Designated Individuals and Licence Holders under the Human Tissue (Quality and Safety for Human Application) Regulations 2007
Here you will find information on Designated Individuals (DIs) and Licence Holders (LHs) under the Human Tissue (Quality and Safety for Human Application) Regulations 2007 – the Q&S Regulations.
DIs and LHs both play key roles in the licensing arrangements under the Human Tissue Act (2004) and the Q&S Regulations. This section explains the roles and responsibilities of these individuals under the Q&S Regulations. Separate guidance is available on the role of Designated Individuals and Licence Holders under the Act.
Designated Individuals (DIs) have a key role to play in implementing the requirements of the Q&S Regulations. They authorise and supervise the licensed activity or activities. They have the primary (legal) responsibility under Regulation 12 of the Q&S Regulations to ensure:
- that suitable practices are used in undertaking the licensed activity or activities
- that other persons working under the licence are suitable
- that the conditions of the licence are complied with
- that the conditions of third party agreements are complied with, and
- that all information relating to licensable activities is available for tracing donations, up-to-date and correct and held securely.
The above list of responsibilities is not exhaustive and DIs should refer to paragraphs 1-4 of the Guide to Quality and Safety Assurance of Human Tissues and Cells for Patient Treatments as bought into force by Directions 003/2010 for further specific information.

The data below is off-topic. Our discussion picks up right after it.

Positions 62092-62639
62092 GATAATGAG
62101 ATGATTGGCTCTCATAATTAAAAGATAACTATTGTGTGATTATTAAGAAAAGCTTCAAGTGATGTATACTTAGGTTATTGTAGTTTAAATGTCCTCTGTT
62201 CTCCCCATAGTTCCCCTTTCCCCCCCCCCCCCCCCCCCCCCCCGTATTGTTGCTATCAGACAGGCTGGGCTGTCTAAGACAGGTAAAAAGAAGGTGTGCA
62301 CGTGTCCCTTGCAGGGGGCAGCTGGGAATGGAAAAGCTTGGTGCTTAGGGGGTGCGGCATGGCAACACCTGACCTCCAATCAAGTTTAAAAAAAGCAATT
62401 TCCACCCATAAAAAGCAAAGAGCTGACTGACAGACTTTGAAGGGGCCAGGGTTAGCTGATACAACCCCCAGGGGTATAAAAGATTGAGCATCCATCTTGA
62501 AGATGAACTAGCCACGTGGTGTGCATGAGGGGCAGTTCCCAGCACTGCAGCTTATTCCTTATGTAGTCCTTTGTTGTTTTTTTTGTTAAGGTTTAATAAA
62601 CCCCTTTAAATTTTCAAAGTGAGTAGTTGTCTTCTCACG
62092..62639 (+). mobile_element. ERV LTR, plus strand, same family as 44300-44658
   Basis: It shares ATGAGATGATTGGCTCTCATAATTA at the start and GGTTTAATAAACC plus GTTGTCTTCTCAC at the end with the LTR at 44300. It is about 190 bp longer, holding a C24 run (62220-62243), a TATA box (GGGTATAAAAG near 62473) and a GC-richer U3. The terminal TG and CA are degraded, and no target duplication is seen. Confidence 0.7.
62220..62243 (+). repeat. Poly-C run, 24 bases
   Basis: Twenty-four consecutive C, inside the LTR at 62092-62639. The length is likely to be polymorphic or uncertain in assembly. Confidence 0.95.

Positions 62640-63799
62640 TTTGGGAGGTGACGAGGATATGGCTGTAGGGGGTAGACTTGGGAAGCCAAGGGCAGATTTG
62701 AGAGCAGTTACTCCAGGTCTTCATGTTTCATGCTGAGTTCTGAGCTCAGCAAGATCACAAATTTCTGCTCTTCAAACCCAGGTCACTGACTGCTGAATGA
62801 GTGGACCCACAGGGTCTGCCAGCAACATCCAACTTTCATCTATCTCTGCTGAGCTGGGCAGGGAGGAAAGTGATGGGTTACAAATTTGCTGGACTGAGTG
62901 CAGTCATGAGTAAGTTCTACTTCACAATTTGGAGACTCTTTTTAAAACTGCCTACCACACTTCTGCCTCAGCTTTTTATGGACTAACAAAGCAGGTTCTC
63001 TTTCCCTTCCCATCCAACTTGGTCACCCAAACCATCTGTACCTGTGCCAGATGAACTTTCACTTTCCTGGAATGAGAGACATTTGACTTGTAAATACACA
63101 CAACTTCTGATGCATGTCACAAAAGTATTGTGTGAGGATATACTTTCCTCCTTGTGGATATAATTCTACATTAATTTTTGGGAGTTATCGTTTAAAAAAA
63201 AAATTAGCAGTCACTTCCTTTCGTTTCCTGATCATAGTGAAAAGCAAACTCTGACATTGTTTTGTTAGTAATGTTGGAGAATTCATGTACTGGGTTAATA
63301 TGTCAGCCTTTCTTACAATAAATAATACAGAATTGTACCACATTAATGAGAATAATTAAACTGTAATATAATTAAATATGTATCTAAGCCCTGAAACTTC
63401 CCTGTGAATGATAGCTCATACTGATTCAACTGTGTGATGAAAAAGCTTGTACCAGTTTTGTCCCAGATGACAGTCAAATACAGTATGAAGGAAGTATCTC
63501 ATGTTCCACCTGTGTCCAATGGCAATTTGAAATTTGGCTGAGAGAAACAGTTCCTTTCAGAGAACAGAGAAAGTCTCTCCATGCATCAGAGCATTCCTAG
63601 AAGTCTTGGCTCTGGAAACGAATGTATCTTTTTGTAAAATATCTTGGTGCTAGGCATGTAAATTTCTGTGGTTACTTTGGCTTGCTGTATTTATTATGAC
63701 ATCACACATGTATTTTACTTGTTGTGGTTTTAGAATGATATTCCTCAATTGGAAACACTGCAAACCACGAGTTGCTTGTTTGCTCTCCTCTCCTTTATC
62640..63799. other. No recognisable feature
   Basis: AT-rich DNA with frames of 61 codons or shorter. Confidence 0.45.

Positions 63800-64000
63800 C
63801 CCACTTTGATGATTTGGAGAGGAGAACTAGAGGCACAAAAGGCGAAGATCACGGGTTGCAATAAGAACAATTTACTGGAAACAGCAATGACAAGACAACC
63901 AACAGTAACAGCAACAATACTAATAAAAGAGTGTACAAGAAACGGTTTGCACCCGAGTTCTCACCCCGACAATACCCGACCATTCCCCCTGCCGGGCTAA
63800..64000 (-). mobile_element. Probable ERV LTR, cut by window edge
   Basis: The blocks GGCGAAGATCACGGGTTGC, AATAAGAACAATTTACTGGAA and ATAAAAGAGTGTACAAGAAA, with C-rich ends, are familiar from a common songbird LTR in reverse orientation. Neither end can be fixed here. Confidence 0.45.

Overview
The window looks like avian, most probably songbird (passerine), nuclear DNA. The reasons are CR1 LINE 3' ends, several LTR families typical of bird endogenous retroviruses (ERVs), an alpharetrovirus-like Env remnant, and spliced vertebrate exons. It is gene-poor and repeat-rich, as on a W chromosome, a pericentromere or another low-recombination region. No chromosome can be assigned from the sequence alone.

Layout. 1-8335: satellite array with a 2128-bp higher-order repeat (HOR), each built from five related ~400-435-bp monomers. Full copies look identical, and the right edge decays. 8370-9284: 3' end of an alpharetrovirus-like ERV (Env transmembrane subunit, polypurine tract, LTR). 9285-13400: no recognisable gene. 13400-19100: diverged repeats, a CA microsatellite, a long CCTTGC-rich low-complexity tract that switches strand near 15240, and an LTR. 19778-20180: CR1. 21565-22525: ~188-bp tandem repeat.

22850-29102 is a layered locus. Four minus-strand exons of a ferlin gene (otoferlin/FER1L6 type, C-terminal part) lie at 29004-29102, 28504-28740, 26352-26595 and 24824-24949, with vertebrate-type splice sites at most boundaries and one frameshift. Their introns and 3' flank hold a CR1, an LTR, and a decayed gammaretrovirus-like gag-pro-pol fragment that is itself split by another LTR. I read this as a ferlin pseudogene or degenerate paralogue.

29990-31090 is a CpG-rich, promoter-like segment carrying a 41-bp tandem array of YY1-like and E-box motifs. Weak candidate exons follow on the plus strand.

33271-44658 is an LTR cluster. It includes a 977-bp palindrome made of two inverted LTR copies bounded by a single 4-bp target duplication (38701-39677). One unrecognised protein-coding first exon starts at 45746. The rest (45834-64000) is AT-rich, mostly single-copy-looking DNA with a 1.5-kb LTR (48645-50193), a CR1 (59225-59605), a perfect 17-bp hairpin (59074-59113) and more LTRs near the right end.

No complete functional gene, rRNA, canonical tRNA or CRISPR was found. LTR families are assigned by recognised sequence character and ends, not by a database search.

It is expected that DIs have an awareness of all the relevant legislation covering the use of tissues and cells for human application.
The Q&S Regulations also require that the DI must have either:
- a diploma, certificate or other evidence of formal qualification in the fields of medical or biological sciences, or
- be otherwise considered by the Authority to be suitably qualified on the basis of academic qualifications and practical experience, and
- have at least two years’ practical experience which is directly relevant to the activity to be authorised by the licence.
Potentially the DI might be a head of department, clinician, scientist or manager. It is important that the DI is a person who is in a position to ensure that activities are conducted properly, by people who are suitable to carry out those activities, and that all the necessary requirements are complied with.
To assist DIs the HTA organises training days and conferences across the UK, to provide information about the role of the DI and compliance with HTA standards.
It is a condition of a licence that DIs complete HTA training (online or otherwise). This must be completed to the HTA's satisfaction within a time period of 12 months from the date of the licence issued or such other period as maybe specified by the HTA.
In all cases the LH must have the prior consent of the DI to make the licence application. Although the DI must be an individual, the HTA has a preference for the LH to be a corporate body where possible (e.g. an NHS Trust).
The role of LH does not impose the duties that are expected of the DI however they do have the duty to ensure:
- that the conditions of third party agreements are complied with
- that the Directions are complied with
- that licence fees are paid
The LH does have the right to vary a licence. This enables them to substitute another person as the DI and allows the establishment to cover circumstances the DI is unable or incapable of overseeing the licensable activity or activities. Consequently, the HTA prefers individual LHs to be more senior than the DI (i.e. Medical Director / Chief Executive).
Establishments applying as a corporate body should provide the contact name of an individual who will act as a representative for the corporate body. This individual should also be more senior than the DI in order to substitute the DI where necessary.
The HTA is required to provide all notices of licence decisions to both the licence holder and the DI.
Updated March 2010